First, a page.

U.S. employers encouraging healthier habits to lower health-care costs: Survey

Some imposing penalties for inaction, lack of results
|hrreporter.com|Last Updated: 06/02/2011

Employers in the United States are beginning to rely more on employees to stem the tide of rising health-care costs, but the inability to motivate and change habits has prompted concern, according to a survey by Aon Hewitt.

The top health-care outcomes organizations would like to achieve this year are improving employee health habits (56 per cent), lowering the health-care cost trend (49 per cent), decreasing worker health risk (44 per cent), increasing participant awareness of health issues (37 per cent) and enhancing participation in health improvement or disease management programs (37 per cent), according to the 1,028 employers that responded to Aon Hewitt's 2011 Health Care Survey.  

Success may be difficult because 56 per cent of respondents said motivating participants to change unhealthy behaviours is the most significant challenge to accomplishing health-care program goals. This was followed by issues involving reluctance to change (26 per cent), unpredictability of costs (23 per cent), government regulations or compliance (22 per cent) and managing the health of an aging workforce (21 per cent).

Many companies offer disease management (70 per cent), health and wellness improvement (64 per cent) and behavioural health (60 per cent) as key components to health-care strategies. Many organizations are looking to expand efforts during the next three to five years and implement strategies that focus on total well-being to improve physical and mental health (60 per cent), absence management (53 per cent) and integrated safety and health improvement efforts (50 per cent).

"Despite reform, organizations still face rising costs and worsening population health," said John Zern, health and benefits practice leader at Aon Hewitt. "It's clear that traditional annual trend mitigation tactics alone won't work. As a result, leading employers are implementing a 'house money, house rules' environment, using a mix of incentives, penalties and targeted messaging to reward healthy behaviours."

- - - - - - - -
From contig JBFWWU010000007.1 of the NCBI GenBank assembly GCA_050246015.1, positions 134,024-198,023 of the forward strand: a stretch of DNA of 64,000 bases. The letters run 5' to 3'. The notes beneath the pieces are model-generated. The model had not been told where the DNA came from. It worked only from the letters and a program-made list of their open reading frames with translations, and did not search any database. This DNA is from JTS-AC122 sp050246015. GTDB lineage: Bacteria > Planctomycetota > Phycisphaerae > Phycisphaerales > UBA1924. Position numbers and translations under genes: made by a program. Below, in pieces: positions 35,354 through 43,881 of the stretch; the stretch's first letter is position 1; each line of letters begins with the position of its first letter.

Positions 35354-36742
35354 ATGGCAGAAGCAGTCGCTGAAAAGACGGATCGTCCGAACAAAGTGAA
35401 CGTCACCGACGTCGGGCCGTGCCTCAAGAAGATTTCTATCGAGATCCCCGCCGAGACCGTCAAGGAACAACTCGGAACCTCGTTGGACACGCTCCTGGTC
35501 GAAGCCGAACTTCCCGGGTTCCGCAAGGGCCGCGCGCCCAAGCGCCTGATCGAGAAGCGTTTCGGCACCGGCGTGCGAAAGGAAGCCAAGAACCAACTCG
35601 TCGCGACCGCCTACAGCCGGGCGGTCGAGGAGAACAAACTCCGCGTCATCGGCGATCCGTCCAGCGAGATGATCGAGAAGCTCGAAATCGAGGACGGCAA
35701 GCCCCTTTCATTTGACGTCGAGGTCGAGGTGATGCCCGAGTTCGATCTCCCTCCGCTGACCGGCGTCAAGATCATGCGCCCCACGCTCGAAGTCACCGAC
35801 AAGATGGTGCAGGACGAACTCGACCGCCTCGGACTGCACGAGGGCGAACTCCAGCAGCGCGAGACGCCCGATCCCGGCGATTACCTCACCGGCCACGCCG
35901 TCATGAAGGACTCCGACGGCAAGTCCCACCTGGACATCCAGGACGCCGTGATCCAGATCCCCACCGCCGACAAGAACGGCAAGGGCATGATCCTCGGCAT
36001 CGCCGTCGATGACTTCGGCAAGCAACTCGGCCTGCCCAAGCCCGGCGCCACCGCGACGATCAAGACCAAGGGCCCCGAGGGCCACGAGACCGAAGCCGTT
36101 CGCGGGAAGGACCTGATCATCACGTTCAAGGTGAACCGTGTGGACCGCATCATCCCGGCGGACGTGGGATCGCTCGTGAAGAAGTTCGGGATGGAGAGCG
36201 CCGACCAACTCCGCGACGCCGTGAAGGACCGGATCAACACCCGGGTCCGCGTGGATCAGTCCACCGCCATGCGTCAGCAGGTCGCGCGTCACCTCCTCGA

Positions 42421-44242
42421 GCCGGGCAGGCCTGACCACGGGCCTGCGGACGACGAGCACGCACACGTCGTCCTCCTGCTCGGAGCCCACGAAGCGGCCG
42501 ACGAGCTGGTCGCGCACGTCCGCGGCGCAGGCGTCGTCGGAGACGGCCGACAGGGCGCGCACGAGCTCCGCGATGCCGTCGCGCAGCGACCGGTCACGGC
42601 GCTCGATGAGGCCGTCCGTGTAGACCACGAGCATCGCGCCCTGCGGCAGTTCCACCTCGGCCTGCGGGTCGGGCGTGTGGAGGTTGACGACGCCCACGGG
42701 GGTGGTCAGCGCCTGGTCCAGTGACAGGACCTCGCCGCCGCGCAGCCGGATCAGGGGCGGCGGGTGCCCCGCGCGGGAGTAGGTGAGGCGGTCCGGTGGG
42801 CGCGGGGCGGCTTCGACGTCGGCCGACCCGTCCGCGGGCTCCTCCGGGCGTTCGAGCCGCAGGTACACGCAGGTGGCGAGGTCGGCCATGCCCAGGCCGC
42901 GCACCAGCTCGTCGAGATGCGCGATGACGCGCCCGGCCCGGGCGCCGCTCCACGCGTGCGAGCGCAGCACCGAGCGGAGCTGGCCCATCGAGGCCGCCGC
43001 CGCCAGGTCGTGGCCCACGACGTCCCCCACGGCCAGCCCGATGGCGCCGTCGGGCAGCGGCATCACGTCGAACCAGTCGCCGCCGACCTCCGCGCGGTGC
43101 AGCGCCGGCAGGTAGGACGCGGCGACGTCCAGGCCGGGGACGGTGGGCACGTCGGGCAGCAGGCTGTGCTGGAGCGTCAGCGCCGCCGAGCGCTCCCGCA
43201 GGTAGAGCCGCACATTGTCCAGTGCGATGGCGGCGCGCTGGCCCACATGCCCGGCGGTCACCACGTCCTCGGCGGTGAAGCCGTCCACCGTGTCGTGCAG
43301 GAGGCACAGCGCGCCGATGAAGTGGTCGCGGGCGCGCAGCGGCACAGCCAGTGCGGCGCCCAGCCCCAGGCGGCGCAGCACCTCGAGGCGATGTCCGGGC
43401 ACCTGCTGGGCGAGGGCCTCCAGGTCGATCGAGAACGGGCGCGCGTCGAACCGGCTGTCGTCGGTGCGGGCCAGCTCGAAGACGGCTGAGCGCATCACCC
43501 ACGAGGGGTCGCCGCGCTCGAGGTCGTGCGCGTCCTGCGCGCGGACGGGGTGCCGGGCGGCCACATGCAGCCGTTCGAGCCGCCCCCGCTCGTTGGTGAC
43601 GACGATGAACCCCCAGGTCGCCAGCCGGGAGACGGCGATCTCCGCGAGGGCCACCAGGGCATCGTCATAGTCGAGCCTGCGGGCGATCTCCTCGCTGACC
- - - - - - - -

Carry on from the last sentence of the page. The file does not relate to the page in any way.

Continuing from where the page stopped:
While some companies are budgeting for a medical trend increase during the next four years, many do not have a long-term increase built into their budgets as of yet. Nearly one-third of respondents (30 per cent) have budgeted an annual medical trend increase between four per cent and seven per cent from 2011 to 2015, and 22 per cent have budgeted an increase of more than eight per cent during that time. Meanwhile, 42 per cent have not built an annual long-term increase into their budget.

"Employers are spending millions of dollars annually on health care and yet many report they do not have a specific plan for how best to manage that investment," said Jim Winkler, large employer segment leader in the health and benefits practice at Aon Hewitt. "Given the risks and opportunities presented by health-care reform, it is imperative that employers develop a written strategy for controlling cost and improving health."

Rewarding and penalizing participants

Twenty-two per cent of survey respondents will have programs in place by the end of 2011 to reward participants for achieving specific health outcomes and 10 per cent will have similar programs to penalize participants for exhibiting unhealthy behaviour, found the survey. However, by 2016, 64 per cent of respondents said they will add programs that reward for good health, while 46 per cent said they will add programs that penalize for unhealthy outcomes.

Employers offer incentives to employees for participation in key initiatives, such as biometric screenings (33 per cent), health-risk assessments (33 per cent), wellness programs (31 per cent) and tobacco cessation programs (27 per cent). Conversely, some employers are imposing a penalty for non-participation in biometric screenings (five per cent), health-risk assessments (five percent), wellness programs (two per cent) and tobacco cessation programs (six per cent).

"In a challenging economy, organizations are using financial incentives as a mix of rewards and penalties to motivate behaviour change," said Jennifer Boehm, a principal in the Aon Hewitt health and benefits practice and a project leader for the survey. "However, leading employers also recognize that success requires more than just dollars; those organizations also focus on marketing health improvement services, eliminating barriers to needed care and measuring the impact of specific interventions."

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